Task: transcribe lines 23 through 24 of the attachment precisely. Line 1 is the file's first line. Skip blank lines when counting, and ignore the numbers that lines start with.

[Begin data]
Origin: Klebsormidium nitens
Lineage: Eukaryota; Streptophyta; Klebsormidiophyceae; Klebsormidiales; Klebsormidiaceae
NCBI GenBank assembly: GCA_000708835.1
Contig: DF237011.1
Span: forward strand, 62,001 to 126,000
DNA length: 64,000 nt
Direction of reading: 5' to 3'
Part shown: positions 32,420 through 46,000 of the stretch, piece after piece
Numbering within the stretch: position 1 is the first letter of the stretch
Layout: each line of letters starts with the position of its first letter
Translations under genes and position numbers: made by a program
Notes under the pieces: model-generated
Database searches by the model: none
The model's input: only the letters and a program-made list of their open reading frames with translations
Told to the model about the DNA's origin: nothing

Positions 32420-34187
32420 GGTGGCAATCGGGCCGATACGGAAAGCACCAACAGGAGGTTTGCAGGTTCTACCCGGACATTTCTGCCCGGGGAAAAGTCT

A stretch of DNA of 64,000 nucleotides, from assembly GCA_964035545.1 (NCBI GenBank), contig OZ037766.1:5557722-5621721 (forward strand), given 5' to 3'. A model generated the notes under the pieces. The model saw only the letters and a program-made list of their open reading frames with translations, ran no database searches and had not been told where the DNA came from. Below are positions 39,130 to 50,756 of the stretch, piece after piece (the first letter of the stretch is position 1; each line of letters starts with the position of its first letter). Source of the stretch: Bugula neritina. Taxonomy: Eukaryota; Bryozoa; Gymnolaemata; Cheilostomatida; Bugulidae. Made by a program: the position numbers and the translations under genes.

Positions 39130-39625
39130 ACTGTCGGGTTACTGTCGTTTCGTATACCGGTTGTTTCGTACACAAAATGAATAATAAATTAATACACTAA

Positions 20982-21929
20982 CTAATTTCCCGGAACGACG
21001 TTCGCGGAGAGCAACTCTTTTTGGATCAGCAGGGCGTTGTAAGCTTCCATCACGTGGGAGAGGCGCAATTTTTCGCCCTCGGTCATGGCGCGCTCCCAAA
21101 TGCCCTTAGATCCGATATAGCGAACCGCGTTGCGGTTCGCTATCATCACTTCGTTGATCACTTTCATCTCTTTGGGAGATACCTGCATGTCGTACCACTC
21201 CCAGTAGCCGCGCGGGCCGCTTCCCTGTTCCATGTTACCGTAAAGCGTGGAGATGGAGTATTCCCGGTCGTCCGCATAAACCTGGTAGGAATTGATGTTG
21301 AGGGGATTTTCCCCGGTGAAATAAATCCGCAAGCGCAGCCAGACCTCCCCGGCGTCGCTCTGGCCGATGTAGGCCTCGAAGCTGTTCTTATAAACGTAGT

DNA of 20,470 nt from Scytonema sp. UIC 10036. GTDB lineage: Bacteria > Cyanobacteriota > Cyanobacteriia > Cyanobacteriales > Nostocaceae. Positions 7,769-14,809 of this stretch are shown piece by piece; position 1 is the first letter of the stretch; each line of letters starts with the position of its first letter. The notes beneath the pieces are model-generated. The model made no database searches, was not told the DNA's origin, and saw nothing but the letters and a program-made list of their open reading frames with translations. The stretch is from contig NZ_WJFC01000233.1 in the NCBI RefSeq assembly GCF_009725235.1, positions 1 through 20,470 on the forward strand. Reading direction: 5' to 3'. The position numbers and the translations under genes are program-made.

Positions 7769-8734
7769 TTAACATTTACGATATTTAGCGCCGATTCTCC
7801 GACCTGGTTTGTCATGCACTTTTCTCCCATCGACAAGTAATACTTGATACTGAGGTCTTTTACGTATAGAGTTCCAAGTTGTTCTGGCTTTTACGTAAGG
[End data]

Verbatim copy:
21001 TTCGCGGAGAGCAACTCTTTTTGGATCAGCAGGGCGTTGTAAGCTTCCATCACGTGGGAGAGGCGCAATTTTTCGCCCTCGGTCATGGCGCGCTCCCAAA
21101 TGCCCTTAGATCCGATATAGCGAACCGCGTTGCGGTTCGCTATCATCACTTCGTTGATCACTTTCATCTCTTTGGGAGATACCTGCATGTCGTACCACTC